13 December 2012
The Case for Marijuana Legalization
Cannabis, family Cannabaceae; species: Cannabis indica, Cannabis ruderalia, and Cannabis sativa L., have been found to exist on every continent in this hemisphere. The use of Cannabis has existed for over ten thousand years, and is believed to have been used for much longer than its first recorded history. This paper will use the terms Cannabis and Marijuana interchangeably.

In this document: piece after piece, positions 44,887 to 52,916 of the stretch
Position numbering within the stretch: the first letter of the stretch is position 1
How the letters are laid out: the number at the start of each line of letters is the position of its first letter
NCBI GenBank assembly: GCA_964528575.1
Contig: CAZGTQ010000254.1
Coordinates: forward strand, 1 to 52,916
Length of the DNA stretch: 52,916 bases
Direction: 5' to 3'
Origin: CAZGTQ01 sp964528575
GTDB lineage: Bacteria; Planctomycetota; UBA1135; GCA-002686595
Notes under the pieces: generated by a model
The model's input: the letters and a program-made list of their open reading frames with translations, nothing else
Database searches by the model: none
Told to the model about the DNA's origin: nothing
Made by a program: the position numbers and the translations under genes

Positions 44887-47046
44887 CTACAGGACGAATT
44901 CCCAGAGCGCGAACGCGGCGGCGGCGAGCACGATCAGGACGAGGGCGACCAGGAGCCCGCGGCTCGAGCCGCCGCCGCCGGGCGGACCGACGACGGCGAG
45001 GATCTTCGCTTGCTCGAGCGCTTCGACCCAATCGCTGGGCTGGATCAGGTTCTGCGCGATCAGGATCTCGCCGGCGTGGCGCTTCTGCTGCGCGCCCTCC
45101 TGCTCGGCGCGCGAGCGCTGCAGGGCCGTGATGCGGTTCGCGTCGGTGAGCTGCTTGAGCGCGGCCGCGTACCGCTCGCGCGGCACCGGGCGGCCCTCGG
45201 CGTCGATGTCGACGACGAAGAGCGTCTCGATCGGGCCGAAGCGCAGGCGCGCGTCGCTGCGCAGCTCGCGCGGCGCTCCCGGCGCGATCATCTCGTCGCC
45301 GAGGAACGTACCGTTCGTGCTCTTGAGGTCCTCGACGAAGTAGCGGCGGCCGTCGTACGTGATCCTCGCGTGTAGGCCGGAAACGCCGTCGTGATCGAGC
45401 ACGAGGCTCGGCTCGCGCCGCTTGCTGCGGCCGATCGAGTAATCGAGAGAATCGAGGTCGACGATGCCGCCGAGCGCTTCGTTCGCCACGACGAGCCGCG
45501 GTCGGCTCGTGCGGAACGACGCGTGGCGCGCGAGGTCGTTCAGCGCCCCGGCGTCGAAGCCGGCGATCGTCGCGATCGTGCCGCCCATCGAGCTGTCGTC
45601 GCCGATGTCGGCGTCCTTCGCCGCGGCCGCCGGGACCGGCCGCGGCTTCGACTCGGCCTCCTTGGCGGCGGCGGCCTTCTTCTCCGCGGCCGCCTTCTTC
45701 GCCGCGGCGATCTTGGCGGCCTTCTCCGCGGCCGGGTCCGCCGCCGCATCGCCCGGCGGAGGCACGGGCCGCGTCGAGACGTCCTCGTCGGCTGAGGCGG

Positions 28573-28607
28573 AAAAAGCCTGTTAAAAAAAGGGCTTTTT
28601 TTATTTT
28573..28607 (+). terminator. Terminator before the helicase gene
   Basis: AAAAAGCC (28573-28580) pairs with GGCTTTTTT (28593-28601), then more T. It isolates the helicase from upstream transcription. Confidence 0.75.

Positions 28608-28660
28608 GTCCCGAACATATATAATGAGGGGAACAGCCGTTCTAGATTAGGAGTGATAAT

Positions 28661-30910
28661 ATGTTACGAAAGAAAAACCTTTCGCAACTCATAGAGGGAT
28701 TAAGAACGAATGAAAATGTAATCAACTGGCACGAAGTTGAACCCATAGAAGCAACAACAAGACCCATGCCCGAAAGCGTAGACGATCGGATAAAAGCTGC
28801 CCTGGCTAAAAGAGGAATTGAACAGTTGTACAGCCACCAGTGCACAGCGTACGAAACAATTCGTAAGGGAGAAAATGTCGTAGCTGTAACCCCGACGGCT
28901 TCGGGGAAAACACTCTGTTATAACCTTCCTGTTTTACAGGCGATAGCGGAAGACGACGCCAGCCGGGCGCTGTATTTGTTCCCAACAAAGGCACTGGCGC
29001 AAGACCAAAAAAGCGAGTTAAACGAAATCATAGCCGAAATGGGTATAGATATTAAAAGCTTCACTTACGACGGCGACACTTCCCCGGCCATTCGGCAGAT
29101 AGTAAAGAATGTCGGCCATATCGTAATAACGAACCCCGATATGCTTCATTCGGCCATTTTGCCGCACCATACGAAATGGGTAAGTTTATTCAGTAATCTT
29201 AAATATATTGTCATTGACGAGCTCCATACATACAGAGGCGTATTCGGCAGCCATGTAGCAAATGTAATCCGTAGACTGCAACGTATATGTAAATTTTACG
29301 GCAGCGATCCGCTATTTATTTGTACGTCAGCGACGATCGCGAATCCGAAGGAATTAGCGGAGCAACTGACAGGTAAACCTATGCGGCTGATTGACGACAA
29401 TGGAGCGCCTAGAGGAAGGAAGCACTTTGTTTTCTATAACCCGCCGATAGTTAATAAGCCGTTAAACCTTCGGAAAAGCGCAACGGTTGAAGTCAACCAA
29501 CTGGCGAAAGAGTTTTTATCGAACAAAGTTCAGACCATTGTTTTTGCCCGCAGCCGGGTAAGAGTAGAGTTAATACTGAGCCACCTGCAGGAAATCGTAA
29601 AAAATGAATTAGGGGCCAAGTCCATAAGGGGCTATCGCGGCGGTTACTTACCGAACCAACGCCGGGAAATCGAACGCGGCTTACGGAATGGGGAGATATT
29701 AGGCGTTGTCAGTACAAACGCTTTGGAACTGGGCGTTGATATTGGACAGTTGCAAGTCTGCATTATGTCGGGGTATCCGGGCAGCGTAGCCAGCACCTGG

The Cannabis plant or Marijuana as much of society refers to it today happens to be one of the oldest crops cultivated by humans. Early human society??™s throughout the world who discovered the practical uses of Cannabis, often found five common uses for it including; hemp fibers, oil from seeds, seeds for food, medicine, and of course for its narcotic effects. Research found that most human cultures across time and distance viewed Cannabis as a gift from Divine Spirits. Cannabis was used during ceremonial rituals where it was burned as incense, ingested for deep meditating and heightened awareness of consciousness. Cannabis was also smoked for pleasure and the hemp made to be worn as ceremonial clothing. The use and cultivation of Cannabis has been recorded in history dating as far back as 600 BC, in the Zend-Avesta, a sacred book used by the peoples of India which spoke about the Hemp??™s intoxicating resin. In his pharmacopeia and early record of medicinal herbs, Chen-Nung, Chinese emperor and herbalist wrote about the medicinal uses of Cannabis, recording its effects on malaria, female disorders, and many other illnesses. Henry VIII required that for every sixty acres of land under tillage, that one quarter acre of Cannabis be cultivated for maritime purposes in England (Marijuana Today). The history and use of Cannabis which has been a part of the human culture for centuries seems to be of little concern when discussing the probable (and inevitable) legalization of the product in modern day United States.